About half the streetlights in Southampton have concrete cancer and need replacing.
The money being spent at the moment barely covers the costs of reactive repairs and energy, and there was until recently no programme of planned replacements.
In 2000 the proportion of columns in Southampton over 30 years old was 54%, twice the national average, and a report in 2003 estimated that an investment of some £1M would be required annually ad infinitum to bring the stock eventually within its 25 year design life.
The City Council is bidding for Government money (PFI credits) to finance the replacement of Southampton's streetlights. There is a pot of £600m put aside by Government for the whole country and the Council is hoping to be awarded about £1m of this money to replace 28,000 streetlights and illuminated road signs.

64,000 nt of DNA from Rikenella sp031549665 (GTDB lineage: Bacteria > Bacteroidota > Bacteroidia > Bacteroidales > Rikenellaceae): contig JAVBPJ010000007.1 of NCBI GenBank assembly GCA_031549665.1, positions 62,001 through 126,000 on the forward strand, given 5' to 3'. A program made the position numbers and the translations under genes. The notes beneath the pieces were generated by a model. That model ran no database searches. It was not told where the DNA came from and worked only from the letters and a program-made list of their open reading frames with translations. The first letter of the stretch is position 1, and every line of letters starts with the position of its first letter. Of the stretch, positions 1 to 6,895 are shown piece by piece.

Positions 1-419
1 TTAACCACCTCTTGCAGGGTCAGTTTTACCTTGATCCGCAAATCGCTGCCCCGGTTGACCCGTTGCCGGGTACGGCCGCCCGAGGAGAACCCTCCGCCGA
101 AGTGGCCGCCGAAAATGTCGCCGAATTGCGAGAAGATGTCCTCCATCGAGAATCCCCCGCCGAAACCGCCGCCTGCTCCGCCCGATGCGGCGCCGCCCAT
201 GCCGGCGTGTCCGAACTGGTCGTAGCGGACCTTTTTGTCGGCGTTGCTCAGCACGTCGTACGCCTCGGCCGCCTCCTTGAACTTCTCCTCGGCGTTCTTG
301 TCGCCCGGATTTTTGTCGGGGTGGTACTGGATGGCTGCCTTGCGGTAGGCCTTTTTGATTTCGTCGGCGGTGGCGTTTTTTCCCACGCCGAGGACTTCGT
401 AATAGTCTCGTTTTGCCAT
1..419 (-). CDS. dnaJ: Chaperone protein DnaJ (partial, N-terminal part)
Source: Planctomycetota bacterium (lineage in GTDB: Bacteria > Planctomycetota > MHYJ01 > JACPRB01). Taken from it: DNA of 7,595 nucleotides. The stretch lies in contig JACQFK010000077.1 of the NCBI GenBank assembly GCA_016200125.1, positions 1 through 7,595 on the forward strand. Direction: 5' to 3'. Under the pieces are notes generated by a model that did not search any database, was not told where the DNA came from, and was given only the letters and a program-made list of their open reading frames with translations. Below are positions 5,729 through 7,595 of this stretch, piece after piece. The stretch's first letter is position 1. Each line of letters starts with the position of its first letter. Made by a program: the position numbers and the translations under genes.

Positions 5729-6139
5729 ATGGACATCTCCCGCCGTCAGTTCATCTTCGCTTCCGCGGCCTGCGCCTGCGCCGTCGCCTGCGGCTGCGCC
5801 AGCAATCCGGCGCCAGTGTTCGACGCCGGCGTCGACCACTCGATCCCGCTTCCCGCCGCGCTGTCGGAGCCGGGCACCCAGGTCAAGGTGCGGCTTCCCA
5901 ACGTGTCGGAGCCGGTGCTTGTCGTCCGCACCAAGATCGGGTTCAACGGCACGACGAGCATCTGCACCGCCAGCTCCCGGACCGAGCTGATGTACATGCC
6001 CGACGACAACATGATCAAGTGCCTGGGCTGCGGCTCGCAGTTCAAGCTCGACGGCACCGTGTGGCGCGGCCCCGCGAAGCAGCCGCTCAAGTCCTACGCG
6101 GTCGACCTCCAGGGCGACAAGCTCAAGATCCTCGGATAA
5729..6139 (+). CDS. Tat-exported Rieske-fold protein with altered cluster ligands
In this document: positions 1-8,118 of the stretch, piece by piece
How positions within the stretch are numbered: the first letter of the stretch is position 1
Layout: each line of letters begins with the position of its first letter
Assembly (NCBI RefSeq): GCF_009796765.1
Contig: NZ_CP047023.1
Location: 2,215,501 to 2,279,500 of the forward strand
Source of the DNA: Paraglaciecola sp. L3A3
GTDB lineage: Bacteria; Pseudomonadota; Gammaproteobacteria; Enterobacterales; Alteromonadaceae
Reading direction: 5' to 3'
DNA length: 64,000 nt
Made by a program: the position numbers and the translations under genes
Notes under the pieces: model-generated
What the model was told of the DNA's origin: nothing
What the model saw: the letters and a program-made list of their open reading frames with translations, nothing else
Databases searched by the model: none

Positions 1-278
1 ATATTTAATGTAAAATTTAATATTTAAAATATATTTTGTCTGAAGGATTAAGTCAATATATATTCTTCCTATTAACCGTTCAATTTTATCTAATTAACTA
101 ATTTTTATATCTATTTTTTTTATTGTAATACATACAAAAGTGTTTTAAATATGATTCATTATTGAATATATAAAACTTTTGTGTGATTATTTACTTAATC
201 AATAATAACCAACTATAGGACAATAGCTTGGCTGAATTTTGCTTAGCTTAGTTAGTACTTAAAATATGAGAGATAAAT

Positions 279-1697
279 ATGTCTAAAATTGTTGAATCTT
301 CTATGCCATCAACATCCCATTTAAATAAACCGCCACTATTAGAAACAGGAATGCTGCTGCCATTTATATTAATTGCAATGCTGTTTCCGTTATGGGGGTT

Southampton's Conservative Councillors in principle approve of this proposal, especially insofar as it involves new or extra money. In addition we feel that this opens up lots of additional opportunities. We would like to see the business community informed and involved so far as possible. They may have a real contribution to make. There is talk of advertising revenue, commercial use of the columns, and that kind of thing.
Other ideas and benefits include, prevention of crime, promotion of public safety, prevention of accidents and more efficient use of energy.
Other councils have introduced new streetlights with plugs fitted to the top to which Wireless (WiFi) CCTV cameras can be attached. This would allow CCTV to be put in where there is problem with crime in an area. Cameras could be removed and put elsewhere if the problems are then resolved.
In effect this would mean, for very little cost, CCTV cameras could be put in any area of the city to reduce crime and catch criminals. This would have a big impact on dealing with crime and disorder.
I have proposed that WiFi CCTV is included in the Council's PFI bid and am delighted that this has been agreed.